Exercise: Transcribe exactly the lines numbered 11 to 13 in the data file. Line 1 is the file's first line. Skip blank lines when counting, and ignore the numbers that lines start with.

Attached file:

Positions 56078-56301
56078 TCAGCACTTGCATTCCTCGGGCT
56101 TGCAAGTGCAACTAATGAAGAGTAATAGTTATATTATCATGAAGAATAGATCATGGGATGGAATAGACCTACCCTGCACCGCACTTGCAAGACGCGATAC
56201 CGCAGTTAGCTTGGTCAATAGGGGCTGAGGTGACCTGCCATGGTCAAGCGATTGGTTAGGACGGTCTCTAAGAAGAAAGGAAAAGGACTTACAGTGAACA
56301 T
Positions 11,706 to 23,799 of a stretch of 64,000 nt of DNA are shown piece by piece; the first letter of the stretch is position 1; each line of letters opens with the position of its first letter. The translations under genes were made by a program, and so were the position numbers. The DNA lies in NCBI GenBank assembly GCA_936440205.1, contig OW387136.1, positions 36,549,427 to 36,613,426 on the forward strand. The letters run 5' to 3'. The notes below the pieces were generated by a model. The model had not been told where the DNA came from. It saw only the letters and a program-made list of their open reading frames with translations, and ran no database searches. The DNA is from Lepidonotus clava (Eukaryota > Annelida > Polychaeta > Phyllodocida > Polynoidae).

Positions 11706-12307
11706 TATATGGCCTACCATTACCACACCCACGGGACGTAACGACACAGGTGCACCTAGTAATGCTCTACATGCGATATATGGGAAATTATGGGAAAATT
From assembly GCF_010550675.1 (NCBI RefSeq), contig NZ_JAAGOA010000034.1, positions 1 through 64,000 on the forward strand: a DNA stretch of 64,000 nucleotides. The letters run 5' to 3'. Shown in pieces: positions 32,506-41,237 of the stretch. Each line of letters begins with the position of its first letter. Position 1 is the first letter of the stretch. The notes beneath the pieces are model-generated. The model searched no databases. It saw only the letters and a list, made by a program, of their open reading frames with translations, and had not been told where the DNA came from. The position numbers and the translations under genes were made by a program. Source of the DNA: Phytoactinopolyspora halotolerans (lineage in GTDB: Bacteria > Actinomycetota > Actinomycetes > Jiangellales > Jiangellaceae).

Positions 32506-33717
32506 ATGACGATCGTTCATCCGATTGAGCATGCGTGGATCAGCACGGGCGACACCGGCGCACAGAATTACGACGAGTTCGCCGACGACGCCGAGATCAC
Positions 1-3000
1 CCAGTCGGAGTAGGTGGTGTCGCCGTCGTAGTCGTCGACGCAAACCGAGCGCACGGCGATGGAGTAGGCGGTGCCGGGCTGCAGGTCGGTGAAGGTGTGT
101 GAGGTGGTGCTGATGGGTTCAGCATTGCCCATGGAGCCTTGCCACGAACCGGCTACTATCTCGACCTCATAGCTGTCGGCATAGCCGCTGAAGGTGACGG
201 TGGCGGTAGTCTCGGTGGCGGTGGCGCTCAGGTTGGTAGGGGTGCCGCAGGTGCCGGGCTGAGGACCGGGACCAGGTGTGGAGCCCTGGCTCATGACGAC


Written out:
32506 ATGACGATCGTTCATCCGATTGAGCATGCGTGGATCAGCACGGGCGACACCGGCGCACAGAATTACGACGAGTTCGCCGACGACGCCGAGATCAC
Positions 1-3000
1 CCAGTCGGAGTAGGTGGTGTCGCCGTCGTAGTCGTCGACGCAAACCGAGCGCACGGCGATGGAGTAGGCGGTGCCGGGCTGCAGGTCGGTGAAGGTGTGT